The Nevada cannabis industry rang up more than $965 million in taxable sales during the 2022 fiscal year, showing a slight dip from the...

The Nevada cannabis industry rang up more than $965 million in taxable sales during the 2022 fiscal year, showing a slight dip from the $1 billion in sales recorded the previous year. Regulated sales of marijuana generated nearly $150 million in cannabis tax revenue, providing critical funding for the state’s public school system.

The Nevada Cannabis Compliance Board released sales figures for the state’s regulated marijuana industry last week, showing just over $965 million in taxable wholesale and retail sales during the 2022 fiscal year, which ran from July 1, 2021, through June 30, 2022. The figure reflects a 4% drop in sales over the previous year, when taxable sales of cannabis topped $1 billion.

Tiana Bohner, a spokesperson for the Nevada Cannabis Compliance Board, said that national and global economic factors played a role in the decrease in cannabis sales compared to last year. In 2020, cannabis sales skyrocketed in legal markets across the country as coronavirus shutdowns took hold. In many states, the jump in sales was in part fueled by the designation of cannabis retailers and producers as essential businesses, allowing them to remain open as many others were forced to shut their doors.

“Over the first part of the year, Nevada’s cannabis industry saw lower retail sales, a trend consistent with other mature cannabis marketplaces nationwide. While sales increased during the COVID-19 pandemic, cannabis businesses are not immune to the effects of inflation and lack of disposable income as consumers adjust their spending habits and priorities,” Bohner wrote in an email to The Nevada Independent.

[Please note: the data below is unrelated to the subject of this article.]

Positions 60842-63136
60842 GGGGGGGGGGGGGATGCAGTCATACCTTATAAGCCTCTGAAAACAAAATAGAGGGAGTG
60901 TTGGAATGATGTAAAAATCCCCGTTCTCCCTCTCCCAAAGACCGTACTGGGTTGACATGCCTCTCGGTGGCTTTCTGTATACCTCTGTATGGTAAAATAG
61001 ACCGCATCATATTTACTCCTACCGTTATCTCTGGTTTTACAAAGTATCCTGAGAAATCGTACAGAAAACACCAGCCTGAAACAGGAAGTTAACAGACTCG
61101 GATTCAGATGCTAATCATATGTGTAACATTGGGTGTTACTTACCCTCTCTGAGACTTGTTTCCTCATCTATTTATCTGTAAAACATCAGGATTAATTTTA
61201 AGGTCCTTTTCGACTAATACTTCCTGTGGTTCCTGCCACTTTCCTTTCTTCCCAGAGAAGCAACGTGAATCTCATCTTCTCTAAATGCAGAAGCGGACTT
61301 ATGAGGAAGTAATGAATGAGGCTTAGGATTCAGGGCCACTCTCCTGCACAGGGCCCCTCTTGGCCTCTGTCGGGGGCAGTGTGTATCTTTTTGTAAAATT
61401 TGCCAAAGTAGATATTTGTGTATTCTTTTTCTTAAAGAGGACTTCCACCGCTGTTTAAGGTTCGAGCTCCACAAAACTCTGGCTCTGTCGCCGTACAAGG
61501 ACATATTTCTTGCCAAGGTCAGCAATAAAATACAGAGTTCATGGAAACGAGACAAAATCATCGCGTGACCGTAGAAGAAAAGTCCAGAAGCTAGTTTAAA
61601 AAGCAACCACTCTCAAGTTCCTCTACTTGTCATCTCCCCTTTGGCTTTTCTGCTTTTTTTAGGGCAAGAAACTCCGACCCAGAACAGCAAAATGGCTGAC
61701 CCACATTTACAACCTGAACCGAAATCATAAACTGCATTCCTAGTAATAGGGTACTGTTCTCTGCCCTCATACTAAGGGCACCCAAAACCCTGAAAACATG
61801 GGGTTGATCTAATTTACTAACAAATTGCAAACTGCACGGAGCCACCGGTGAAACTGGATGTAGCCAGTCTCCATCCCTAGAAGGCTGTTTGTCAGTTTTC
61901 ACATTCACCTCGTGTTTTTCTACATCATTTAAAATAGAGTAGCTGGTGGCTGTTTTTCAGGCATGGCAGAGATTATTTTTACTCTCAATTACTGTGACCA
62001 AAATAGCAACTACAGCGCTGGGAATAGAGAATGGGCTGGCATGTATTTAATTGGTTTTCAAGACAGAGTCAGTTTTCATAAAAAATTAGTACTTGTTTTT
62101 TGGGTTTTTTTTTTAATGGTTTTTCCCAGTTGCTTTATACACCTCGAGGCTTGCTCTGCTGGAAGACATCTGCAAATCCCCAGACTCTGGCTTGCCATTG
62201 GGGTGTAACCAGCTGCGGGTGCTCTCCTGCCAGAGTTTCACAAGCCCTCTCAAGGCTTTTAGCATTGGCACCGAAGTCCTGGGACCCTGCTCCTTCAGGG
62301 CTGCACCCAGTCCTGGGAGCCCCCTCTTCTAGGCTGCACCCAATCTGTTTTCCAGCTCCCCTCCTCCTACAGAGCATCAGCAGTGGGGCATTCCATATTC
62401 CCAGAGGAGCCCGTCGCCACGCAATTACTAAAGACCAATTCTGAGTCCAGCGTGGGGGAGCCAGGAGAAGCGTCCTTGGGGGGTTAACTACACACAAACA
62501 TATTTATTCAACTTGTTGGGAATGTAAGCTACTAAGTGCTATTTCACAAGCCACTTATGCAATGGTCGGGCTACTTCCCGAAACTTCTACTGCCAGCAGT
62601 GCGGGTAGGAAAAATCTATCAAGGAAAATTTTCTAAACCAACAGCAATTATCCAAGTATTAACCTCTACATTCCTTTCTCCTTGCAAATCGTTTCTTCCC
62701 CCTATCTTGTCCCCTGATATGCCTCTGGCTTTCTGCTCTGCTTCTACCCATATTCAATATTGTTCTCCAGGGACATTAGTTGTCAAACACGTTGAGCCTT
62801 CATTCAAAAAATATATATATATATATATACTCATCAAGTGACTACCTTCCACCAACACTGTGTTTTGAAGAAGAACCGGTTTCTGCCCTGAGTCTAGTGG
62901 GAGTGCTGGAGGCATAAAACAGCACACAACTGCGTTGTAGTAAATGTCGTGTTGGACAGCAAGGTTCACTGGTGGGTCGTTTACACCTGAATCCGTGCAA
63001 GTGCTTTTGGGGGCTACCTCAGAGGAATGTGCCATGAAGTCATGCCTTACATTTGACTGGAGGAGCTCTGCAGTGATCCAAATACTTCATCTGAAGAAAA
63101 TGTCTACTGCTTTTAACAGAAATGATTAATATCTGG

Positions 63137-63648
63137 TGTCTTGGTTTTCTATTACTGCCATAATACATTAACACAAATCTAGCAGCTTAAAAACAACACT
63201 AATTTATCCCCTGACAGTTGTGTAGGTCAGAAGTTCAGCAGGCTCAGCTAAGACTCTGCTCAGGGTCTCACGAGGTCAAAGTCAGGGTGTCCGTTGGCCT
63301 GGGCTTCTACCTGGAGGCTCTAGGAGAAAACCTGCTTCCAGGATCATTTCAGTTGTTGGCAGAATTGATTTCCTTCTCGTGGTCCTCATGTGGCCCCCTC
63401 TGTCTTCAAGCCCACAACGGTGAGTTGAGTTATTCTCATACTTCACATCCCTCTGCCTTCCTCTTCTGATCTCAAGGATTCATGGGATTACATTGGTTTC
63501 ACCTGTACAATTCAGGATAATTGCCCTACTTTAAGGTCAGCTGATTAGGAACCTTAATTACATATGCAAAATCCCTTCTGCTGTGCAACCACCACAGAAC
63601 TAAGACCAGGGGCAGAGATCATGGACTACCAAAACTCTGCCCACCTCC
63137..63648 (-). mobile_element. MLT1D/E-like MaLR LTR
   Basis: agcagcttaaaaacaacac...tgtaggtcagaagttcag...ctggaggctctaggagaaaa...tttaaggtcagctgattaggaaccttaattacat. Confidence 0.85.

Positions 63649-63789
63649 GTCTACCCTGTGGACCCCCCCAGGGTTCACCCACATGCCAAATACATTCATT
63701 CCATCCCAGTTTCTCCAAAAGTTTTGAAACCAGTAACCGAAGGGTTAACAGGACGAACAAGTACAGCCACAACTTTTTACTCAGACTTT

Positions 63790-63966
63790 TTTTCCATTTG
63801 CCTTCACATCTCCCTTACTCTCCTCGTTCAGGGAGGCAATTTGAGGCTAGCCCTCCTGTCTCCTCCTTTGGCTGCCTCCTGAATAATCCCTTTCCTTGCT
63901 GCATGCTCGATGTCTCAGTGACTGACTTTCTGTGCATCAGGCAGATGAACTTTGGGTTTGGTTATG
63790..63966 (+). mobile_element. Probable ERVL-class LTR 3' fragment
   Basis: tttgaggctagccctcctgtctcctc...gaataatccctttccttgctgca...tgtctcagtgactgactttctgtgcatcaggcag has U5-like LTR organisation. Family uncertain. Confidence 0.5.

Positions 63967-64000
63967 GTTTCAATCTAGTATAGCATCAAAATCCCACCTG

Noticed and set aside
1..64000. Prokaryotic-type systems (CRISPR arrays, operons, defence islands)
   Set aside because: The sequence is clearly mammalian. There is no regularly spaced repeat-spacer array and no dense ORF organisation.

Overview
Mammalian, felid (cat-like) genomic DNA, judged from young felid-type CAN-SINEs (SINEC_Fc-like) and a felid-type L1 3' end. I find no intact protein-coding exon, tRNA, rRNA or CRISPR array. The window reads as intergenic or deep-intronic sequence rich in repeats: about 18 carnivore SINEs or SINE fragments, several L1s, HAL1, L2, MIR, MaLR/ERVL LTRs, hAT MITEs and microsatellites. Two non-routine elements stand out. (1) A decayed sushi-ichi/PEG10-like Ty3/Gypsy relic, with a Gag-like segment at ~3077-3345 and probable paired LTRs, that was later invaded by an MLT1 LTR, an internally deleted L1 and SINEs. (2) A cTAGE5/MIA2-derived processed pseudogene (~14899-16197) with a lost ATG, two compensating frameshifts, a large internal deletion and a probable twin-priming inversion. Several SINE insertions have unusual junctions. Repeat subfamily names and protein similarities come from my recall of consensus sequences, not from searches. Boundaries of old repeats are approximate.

The drop in sales followed the easing of restrictions put in place because of the COVID-19 pandemic, when consumers were eager to return to family gatherings, restaurant dining, and other public activities. During the shutdowns, cannabis sales in legal markets skyrocketed, with most states reporting record-breaking sales. In March, however, cannabis market data analytics firm BDSA reported that sales appeared to be returning to pre-pandemic levels.

“Though most legal cannabis markets saw sales soften in the second half of 2021, the global cannabis market is expected to see brisk growth in 2022, driven by strong sales in new and emerging markets in the U.S., steady growth in Canada and international markets led by Mexico and Germany,” BDSA chief commercial officer Jessica Lukas said in a statement quoted by Newsweek.

Nevada Cannabis Taxes Fund Education

Revenue generated by taxable cannabis sales in Nevada totaled about $152 million in fiscal 2022, including $89 million from the 10% excise tax on adult-use retail sales and another $63 million from the 15% tax on wholesale recreational and medical marijuana sales. Tax revenue raised, minus regulatory costs incurred by the state, is dedicated to Nevada’s K-12 education budget, totaling $147 million for public schools during the 2022 fiscal year.

But cannabis businesses say that state taxes and regulatory fees are overwhelming, especially when combined with the decline in sales and other economic factors including inflation. Operators have been particularly critical of the Cannabis Compliance Board’s time and effort charges, which cost licensees $111 per hour for regulatory tasks performed by the board’s staff, including mandated inspections, audits, and correspondence. Although some fees have been recently rolled back, Will Adler of the Sierra Cannabis Coalition said that even if the time and effort revenue is dedicated to education, the system could be counterproductive.

“The idea of additional fines or additional fees adds additional good to the pile for education — I think it’s misguided,” he said. “At this point, the additional fines and fees could be trying to kill that golden goose that is the cannabis industry.”

Judah Zakalik, a chairman for cannabis company Congerium LLC, said in a phone interview with The Nevada Independent in July that high taxes give the illicit marijuana market an advantage over the regulated cannabis industry.

“I think if taxes are too high, that will just lead to prices going up which is going to lead to the black market thriving more,” Zakalik said. “That’s tough because that’s a competitor that we have as legitimate business people that is very difficult to compete with.”

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